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6 Important Management Questions to Ask (and Keep Employees from Quitting)

By Kalibrr Content Hub on August 2, 2017

Gallup, the research-based, global performance-management consulting company, has been measuring employee engagement data for nearly two decades, and the numbers have remained dismal. In an opinion piece released last month, Gallup CEO Jim Clifton said this:

Only 15% of the world's one billion full-time workers are engaged at work. It is significantly better in the U.S., at around 30% engaged, but this still means that roughly 70% of American workers aren't engaged. It would change the world if we did better.

What the whole world wants is a good job, and we are failing to deliver it — particularly to millennials. This means human development is failing, too. Most millennials are coming to work with great enthusiasm, but the old management practices — forms, gaps and annual reviews — grinds the life out of them.


If you're in a leadership role, the first step to high engagement is to assess your own perception of how your employees feel. To start, ask yourself these 6 management questions to help you diagnose the situation.

6 questions to ask yourself

If you can answer all six of these questions with a resounding "yes," you passed the engagement test and may be well on your way to helping to release discretionary effort across the organization.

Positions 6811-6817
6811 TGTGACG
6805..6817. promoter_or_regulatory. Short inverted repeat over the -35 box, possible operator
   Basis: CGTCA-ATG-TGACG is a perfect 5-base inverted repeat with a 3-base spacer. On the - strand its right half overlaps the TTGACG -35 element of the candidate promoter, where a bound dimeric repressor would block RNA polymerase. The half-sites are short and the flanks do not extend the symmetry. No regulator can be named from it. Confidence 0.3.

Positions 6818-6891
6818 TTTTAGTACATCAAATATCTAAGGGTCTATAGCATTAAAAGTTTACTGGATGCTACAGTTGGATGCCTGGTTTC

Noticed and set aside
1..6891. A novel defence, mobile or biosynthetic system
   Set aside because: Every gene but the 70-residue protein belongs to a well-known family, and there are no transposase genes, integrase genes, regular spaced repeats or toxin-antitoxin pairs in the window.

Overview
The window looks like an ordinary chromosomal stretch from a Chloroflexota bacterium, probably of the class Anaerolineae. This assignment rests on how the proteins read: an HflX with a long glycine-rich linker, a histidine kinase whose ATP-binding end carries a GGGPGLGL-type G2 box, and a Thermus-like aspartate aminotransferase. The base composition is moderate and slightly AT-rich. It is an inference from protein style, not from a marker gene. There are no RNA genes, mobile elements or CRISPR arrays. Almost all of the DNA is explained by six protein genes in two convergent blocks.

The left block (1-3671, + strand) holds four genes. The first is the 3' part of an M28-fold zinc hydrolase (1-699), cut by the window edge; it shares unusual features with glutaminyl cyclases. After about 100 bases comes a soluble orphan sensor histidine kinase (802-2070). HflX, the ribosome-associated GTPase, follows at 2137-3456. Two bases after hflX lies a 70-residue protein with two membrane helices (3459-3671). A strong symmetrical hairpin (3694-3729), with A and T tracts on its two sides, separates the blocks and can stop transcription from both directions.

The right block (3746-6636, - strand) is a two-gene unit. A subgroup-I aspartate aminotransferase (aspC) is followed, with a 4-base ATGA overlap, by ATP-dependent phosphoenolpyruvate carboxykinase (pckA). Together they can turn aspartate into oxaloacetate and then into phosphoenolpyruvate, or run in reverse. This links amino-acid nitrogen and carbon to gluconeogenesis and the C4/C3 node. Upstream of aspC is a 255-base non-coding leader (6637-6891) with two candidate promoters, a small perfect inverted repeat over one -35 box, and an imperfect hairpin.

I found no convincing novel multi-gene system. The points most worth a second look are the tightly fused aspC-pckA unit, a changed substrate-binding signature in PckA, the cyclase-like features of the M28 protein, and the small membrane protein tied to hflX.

1. Do your employees believe that you want to hear their ideas and will value them?
  2. Do your employees understand how their daily work helps accomplish the organization's goals?
  3. Do your employees communicate their ideas and vision for the organization when you are around?
  4. Do you frequently acknowledge and recognize each employee for his or her contribution -- in ways that matter most to each?
  5. Do they believe that you are committed to helping them develop and grow?
  6. Do you regularly offer career path guidance to your people?

What to do next...

If these questions confirm what you already know to be truth, be ready to take action with intent. Effective engagement stems from a mindset of wanting to best meet the needs of each employee so they are equipped to succeed. In turn, they will give you their best work. This can only happen when mutual trust, respect, encouragement, and affirmation are clearly displayed along the way.

This article was originally written by Marcel Schwantes, a principal and founder of Leadership From the Core, a leading provider of servant-leadership training and coaching designed to create healthy, engaged, and profitable work cultures.

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